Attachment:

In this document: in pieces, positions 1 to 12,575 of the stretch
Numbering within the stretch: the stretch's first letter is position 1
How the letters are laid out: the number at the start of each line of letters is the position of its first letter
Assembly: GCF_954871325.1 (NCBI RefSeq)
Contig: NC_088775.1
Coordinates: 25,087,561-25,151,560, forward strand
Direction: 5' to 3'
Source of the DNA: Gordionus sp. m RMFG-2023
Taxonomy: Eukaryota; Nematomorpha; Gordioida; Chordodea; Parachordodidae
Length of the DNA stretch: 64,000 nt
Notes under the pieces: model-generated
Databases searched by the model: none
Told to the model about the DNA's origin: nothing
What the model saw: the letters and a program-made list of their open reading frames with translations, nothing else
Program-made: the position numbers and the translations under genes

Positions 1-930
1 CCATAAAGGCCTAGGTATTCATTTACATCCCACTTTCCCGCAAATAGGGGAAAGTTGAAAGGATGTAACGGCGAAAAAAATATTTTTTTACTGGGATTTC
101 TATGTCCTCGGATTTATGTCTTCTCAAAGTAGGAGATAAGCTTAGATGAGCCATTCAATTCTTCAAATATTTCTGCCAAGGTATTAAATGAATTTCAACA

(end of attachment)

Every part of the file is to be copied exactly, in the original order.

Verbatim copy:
In this document: in pieces, positions 1 to 12,575 of the stretch
Numbering within the stretch: the stretch's first letter is position 1
How the letters are laid out: the number at the start of each line of letters is the position of its first letter
Assembly: GCF_954871325.1 (NCBI RefSeq)
Contig: NC_088775.1
Coordinates: 25,087,561-25,151,560, forward strand
Direction: 5' to 3'
Source of the DNA: Gordionus sp. m RMFG-2023
Taxonomy: Eukaryota; Nematomorpha; Gordioida; Chordodea; Parachordodidae
Length of the DNA stretch: 64,000 nt
Notes under the pieces: model-generated
Databases searched by the model: none
Told to the model about the DNA's origin: nothing
What the model saw: the letters and a program-made list of their open reading frames with translations, nothing else
Program-made: the position numbers and the translations under genes

Positions 1-930
1 CCATAAAGGCCTAGGTATTCATTTACATCCCACTTTCCCGCAAATAGGGGAAAGTTGAAAGGATGTAACGGCGAAAAAAATATTTTTTTACTGGGATTTC
101 TATGTCCTCGGATTTATGTCTTCTCAAAGTAGGAGATAAGCTTAGATGAGCCATTCAATTCTTCAAATATTTCTGCCAAGGTATTAAATGAATTTCAACA